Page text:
"Raid", a virus-writer who distributed the Toadie.exe virus and then taunted the authorities on a number of public newsgroups, could now be trying to cover his tracks, according to one anti-virus expert.
Sources at Sophos anti-virus believe that the authorities may already be hot on the trail of this individual after his or her virus crippled the Austrian headquarters of one of their major international clients over the weekend. Raid posted Toadie.exe to various warez sites disguised as a password cracking program.
The hacker, who is believed to be a member of virus writing group Slam, posted messages to the newsgroup alt.comp.virus over the weekend, boasting about the destruction his virus had caused. When asked by one contributor why he should want to do this he explained that it's one way of going down in history: "A person remembers many things, a person should remember which virus zonked his/her essay paper, their saved games etc. It's my goal to make them."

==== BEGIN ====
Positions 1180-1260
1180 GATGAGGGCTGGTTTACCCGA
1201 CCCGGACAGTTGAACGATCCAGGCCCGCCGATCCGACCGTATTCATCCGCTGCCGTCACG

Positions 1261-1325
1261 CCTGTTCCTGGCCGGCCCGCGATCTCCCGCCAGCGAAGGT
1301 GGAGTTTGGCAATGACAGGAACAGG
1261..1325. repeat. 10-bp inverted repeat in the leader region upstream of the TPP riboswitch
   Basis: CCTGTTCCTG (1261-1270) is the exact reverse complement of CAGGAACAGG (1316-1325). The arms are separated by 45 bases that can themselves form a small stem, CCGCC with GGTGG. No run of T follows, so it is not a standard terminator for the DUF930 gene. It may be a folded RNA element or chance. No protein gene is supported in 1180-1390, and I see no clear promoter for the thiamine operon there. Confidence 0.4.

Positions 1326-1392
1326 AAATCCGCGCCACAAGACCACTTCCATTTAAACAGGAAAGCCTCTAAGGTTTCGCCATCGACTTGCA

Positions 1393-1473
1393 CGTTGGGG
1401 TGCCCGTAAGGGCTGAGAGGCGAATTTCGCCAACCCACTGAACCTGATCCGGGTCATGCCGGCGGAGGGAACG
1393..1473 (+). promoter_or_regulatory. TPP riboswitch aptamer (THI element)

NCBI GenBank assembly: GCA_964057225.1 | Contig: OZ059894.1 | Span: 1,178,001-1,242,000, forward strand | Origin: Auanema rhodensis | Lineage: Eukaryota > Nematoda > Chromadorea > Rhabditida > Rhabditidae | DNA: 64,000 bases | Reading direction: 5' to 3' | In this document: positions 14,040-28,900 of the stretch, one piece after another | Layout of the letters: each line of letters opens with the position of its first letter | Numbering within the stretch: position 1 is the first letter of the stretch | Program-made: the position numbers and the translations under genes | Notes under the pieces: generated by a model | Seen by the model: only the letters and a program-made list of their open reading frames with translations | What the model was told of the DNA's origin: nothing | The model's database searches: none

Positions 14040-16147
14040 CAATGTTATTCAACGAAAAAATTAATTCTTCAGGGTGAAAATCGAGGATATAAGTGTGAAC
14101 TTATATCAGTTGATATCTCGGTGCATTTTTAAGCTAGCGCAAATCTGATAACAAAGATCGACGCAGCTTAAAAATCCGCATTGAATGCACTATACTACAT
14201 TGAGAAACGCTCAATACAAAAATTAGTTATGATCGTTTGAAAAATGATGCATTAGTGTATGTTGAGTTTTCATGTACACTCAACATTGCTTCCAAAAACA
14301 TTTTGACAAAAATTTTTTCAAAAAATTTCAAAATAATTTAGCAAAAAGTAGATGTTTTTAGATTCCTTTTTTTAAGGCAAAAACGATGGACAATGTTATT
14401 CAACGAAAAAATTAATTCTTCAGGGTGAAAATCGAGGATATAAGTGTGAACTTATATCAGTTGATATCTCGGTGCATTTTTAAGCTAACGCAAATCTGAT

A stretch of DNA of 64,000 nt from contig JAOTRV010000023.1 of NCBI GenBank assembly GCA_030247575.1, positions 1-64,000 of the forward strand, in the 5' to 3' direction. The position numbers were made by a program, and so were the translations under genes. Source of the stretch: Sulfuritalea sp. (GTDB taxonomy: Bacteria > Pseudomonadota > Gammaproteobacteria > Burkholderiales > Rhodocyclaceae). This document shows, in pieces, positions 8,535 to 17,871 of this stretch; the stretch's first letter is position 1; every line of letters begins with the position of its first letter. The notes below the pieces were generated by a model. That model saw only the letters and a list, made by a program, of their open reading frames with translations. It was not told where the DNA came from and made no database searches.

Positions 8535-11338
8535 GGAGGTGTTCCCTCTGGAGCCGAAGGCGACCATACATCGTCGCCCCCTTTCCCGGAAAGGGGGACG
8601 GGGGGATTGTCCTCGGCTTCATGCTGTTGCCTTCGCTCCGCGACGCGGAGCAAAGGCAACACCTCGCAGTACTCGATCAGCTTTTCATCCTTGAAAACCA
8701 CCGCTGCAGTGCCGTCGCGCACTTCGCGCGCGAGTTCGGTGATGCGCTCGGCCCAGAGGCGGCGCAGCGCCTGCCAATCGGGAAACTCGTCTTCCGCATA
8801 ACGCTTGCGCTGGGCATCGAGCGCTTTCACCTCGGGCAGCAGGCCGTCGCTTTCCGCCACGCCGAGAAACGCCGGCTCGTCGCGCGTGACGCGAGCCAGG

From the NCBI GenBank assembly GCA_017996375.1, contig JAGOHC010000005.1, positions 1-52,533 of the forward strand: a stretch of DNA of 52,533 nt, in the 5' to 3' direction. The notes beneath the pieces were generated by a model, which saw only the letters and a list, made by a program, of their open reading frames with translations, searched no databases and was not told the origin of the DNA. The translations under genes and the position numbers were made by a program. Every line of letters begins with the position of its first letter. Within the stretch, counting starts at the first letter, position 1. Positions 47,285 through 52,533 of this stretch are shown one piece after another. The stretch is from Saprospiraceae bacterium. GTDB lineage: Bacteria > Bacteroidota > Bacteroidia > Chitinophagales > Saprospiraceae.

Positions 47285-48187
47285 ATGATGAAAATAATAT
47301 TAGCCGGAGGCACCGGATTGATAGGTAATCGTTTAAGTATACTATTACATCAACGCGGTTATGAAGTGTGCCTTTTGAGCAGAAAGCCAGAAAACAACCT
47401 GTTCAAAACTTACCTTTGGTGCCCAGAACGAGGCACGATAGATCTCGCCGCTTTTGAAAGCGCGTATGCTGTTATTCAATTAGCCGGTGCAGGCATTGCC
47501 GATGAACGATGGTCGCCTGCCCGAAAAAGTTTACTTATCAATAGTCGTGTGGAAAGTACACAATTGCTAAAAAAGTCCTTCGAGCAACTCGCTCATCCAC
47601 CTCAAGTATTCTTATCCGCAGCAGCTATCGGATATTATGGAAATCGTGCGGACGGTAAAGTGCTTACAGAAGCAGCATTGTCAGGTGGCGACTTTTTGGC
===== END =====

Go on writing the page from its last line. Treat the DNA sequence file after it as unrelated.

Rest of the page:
Raid was also asked if he is concerned about the authorities. He or she wrote, " Nobody knows who Raid [SLAM] even is. Sure, you have a few guesses; but they are that. Merely guesses. I'm laughing my ass off."
Raid has subsequently attempted to erase a number of these messages and has is prevented them from being archived at newsgroup site Deja.com.
Graham Cluley, senior technical consultant with Sophos anti-virus believes Raid could now be in big trouble. He said, "Raid is playing a very, very dangerous game. The US authorities have shown that they are prepared to pursue this sort of thing by any means."
The alleged author of the Melissa virus, David L Smith, is currently being prosecuted and faces a maximum penalty of 40 years' imprisonment and a fine of $480,000, if found guilty.
Cluley thinks that this case could also have put the wind up Raid. He added, "Raid has been fairly quiet of late. Maybe he's just getting on with his real life, or he's found girls or something, but he could well have taken a look at this case and got the heebie-jeebies."